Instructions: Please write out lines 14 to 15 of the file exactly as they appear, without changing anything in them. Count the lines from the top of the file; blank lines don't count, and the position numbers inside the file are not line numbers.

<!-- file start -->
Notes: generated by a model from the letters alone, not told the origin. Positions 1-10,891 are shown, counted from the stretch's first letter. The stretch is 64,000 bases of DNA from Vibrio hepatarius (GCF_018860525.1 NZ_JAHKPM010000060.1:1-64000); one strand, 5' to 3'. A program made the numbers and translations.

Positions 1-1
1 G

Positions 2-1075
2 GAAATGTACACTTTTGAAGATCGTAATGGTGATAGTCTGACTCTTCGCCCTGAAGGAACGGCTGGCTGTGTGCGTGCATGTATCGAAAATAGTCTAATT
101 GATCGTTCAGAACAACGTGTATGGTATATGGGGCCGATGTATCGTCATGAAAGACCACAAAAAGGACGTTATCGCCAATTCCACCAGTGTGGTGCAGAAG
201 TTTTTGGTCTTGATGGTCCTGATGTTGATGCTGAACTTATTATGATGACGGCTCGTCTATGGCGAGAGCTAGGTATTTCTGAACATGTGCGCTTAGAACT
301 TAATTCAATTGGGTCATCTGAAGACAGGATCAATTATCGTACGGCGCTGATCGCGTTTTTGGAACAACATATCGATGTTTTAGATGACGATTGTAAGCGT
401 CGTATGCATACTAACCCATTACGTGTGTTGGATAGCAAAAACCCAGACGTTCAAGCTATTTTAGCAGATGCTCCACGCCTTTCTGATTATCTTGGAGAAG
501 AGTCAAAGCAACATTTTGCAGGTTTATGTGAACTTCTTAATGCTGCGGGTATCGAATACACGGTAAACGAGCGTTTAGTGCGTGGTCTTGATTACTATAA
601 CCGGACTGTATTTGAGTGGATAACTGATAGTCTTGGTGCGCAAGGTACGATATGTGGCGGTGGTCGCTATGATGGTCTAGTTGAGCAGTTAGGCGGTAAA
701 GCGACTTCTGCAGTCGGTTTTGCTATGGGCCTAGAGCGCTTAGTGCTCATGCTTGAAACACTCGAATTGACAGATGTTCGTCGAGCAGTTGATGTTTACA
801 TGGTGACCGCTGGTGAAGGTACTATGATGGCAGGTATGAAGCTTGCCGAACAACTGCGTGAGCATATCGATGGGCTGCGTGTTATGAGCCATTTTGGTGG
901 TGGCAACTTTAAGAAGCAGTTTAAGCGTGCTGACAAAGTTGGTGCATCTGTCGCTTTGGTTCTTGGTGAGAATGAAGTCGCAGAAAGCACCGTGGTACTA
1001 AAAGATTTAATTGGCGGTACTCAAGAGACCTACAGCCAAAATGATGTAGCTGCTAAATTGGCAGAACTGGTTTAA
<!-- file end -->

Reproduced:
901 TGGCAACTTTAAGAAGCAGTTTAAGCGTGCTGACAAAGTTGGTGCATCTGTCGCTTTGGTTCTTGGTGAGAATGAAGTCGCAGAAAGCACCGTGGTACTA
1001 AAAGATTTAATTGGCGGTACTCAAGAGACCTACAGCCAAAATGATGTAGCTGCTAAATTGGCAGAACTGGTTTAA